This man is not too high to open a door for another to go in before him. He doesn’t need to be seen or heard to ‘feel’ accepted.
This man is never ‘too tired' to get up at night if the children call for him.
This man is not afraid to help with the dishes or take out the garbage.
This man is not stopped by anything that breaks but usually can fix it….in fact wherever he goes he looks for things that need to be fixed.
This man will not brag about all the things he did when he was young….for it is a grief to him.
This man made a covenant with his eyes never to look at a woman with lust and I’m so grateful to never have seen his eyes linger on another woman.
This man is a peacemaker, and a quiet leader.
This man weeps when he thinks of the many souls going lost, who count the pleasures of this world of more worth than the riches of God’s grace.
This man longs to have more holiness in his own life.
This man is my best friend and today even though he is far away we celebrate his birthday. Happy Birthday, honey….we love you!!

Tuesday, April 5, 2011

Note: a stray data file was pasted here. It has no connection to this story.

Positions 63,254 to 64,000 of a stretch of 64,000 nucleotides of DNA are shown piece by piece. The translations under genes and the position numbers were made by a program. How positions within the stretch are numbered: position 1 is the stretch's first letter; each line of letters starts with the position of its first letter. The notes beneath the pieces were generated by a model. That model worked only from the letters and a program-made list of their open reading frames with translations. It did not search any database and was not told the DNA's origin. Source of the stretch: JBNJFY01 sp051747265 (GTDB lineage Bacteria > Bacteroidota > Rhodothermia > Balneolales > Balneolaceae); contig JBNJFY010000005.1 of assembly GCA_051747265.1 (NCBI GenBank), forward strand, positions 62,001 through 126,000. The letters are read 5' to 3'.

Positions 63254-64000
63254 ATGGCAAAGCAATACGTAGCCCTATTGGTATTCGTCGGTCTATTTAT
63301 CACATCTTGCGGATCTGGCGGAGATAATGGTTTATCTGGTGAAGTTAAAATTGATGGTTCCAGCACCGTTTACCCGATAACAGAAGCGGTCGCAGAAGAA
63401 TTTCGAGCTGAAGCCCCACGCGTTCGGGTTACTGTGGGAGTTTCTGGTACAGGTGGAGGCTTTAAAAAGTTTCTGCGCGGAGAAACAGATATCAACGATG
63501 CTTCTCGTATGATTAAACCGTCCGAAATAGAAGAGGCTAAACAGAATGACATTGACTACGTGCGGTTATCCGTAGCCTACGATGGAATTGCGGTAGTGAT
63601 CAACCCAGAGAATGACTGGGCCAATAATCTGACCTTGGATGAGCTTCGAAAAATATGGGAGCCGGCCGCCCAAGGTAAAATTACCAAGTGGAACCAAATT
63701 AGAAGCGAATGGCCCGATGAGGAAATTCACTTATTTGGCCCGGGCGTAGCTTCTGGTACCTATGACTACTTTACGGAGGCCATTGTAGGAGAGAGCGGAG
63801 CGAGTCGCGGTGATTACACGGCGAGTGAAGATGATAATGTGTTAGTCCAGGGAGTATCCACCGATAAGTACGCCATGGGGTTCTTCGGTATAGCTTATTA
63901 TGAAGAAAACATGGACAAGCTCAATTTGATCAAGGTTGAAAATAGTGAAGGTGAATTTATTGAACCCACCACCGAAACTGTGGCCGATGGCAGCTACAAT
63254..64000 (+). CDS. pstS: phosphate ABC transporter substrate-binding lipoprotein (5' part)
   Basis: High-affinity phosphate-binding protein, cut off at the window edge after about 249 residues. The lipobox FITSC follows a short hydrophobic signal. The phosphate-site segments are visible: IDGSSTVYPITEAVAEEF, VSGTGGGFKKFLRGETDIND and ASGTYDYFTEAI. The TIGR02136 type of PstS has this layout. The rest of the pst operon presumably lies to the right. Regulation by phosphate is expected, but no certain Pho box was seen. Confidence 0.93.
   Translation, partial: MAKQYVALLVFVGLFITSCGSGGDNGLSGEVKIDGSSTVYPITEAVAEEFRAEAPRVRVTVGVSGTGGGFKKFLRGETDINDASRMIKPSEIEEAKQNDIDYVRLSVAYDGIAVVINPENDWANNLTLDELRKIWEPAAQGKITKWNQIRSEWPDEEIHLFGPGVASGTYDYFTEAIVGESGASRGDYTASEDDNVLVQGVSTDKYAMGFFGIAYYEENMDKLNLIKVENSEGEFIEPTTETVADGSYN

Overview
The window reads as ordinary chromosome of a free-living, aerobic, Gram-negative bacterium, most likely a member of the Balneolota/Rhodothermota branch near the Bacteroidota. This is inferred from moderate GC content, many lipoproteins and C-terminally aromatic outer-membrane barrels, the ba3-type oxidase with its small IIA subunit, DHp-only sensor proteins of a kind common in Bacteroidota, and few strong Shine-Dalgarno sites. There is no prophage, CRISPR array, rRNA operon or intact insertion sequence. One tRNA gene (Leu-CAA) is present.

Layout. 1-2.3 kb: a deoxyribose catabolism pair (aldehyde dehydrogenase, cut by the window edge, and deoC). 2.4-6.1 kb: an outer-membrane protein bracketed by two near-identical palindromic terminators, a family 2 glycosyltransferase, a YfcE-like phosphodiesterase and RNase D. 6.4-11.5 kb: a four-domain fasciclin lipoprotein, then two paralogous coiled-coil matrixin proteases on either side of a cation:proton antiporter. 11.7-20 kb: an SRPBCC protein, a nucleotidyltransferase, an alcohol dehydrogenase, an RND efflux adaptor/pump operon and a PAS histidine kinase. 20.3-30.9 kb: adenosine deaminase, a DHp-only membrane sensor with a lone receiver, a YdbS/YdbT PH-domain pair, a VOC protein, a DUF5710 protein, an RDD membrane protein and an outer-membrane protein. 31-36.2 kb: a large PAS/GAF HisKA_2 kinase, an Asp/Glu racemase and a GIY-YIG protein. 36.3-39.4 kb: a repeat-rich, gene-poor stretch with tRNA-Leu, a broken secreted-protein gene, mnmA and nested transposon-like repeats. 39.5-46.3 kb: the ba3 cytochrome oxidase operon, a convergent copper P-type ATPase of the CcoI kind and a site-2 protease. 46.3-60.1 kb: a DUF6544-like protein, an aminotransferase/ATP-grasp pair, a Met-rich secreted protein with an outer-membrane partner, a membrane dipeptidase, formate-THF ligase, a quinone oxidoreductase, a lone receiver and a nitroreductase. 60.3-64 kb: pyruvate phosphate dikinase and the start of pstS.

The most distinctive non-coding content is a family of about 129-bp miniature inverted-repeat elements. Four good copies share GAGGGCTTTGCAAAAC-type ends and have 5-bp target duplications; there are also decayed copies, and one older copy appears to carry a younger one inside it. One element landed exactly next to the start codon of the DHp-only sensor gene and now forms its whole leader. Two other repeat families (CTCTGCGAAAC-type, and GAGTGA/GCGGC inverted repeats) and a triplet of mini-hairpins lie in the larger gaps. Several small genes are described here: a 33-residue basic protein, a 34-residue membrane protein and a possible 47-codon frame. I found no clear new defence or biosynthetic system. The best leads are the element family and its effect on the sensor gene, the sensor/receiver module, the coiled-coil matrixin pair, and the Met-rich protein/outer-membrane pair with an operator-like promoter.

When God Says No

A few weeks ago my husband spoke to our youth group about David’s desire to build the temple. David’s heart was right in wanting to build the Lord’s house. David consulted the prophet Nathan and Nathan also thought this was a good thing to do. And yet we all know that the Lord spoke to Nathan and told him to tell King David the answer was “no.” For various reasons God did not want David to build the temple but told him his son would be the one to do this.
I began thinking and reflecting back on times that God also has said “no” in my life. During my teenage years I dated a boy whom I thought would be ‘the one’. And yet he was caught cheating and the relationship ended….God said “no.” At the time of course this was devastating to me.
I remember at the close of my high school years having a scholarship available for me towards an accounting degree and yet my Dad didn’t think I should pursue further schooling. This was difficult for me to understand but God through my Dad said “no.”
I remember after our first child was born I became pregnant once again. We were very happy and yet one sad day 16 weeks into pregnancy God said “no.” After this child was born I held it in my hands…so tiny and yet so perfectly formed…it was so hard to understand. The next day after as we mourned the loss of this child I called the hospital to ask if it was a boy or girl and was told that they ‘just throw them in the dumpster’ and so it would be impossible to find that information out for me. This almost drove me crazy thinking about it all but again for reasons beyond my understanding God said “no”…we were not to have this child or know the sex of our child.